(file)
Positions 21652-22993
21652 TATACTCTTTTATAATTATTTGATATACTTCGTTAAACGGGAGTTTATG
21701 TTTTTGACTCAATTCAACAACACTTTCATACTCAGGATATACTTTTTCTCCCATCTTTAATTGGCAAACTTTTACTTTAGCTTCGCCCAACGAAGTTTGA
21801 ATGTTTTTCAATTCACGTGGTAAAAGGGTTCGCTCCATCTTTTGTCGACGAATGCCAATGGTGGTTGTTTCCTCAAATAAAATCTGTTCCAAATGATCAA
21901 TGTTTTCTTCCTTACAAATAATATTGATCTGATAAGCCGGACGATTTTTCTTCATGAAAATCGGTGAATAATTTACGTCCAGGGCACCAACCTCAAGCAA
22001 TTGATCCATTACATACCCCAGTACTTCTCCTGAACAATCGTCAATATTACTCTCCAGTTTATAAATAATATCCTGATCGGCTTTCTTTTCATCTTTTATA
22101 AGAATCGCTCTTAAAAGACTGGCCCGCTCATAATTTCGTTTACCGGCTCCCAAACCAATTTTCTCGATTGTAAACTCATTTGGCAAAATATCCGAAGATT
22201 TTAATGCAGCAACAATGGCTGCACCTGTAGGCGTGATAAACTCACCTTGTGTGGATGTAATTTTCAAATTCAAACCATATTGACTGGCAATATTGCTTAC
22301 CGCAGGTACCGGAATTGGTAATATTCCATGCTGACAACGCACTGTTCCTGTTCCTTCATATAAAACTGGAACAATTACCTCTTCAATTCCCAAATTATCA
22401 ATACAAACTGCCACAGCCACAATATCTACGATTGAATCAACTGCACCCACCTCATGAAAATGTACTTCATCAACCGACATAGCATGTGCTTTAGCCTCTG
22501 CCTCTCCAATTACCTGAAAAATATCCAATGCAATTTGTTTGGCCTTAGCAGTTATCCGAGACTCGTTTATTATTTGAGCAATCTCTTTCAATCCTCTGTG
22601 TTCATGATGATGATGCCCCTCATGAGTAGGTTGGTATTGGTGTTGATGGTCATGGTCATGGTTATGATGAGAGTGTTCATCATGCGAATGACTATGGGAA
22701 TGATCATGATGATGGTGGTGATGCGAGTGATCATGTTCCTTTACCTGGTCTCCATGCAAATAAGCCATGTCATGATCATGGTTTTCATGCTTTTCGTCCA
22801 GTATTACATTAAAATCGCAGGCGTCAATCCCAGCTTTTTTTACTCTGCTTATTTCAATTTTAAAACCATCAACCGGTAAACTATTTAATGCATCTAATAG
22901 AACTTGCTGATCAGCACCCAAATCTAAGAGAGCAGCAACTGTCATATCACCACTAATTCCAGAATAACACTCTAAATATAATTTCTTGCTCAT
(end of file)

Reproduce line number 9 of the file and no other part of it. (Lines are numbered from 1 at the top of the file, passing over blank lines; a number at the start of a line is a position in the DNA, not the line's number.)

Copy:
22301 CGCAGGTACCGGAATTGGTAATATTCCATGCTGACAACGCACTGTTCCTGTTCCTTCATATAAAACTGGAACAATTACCTCTTCAATTCCCAAATTATCA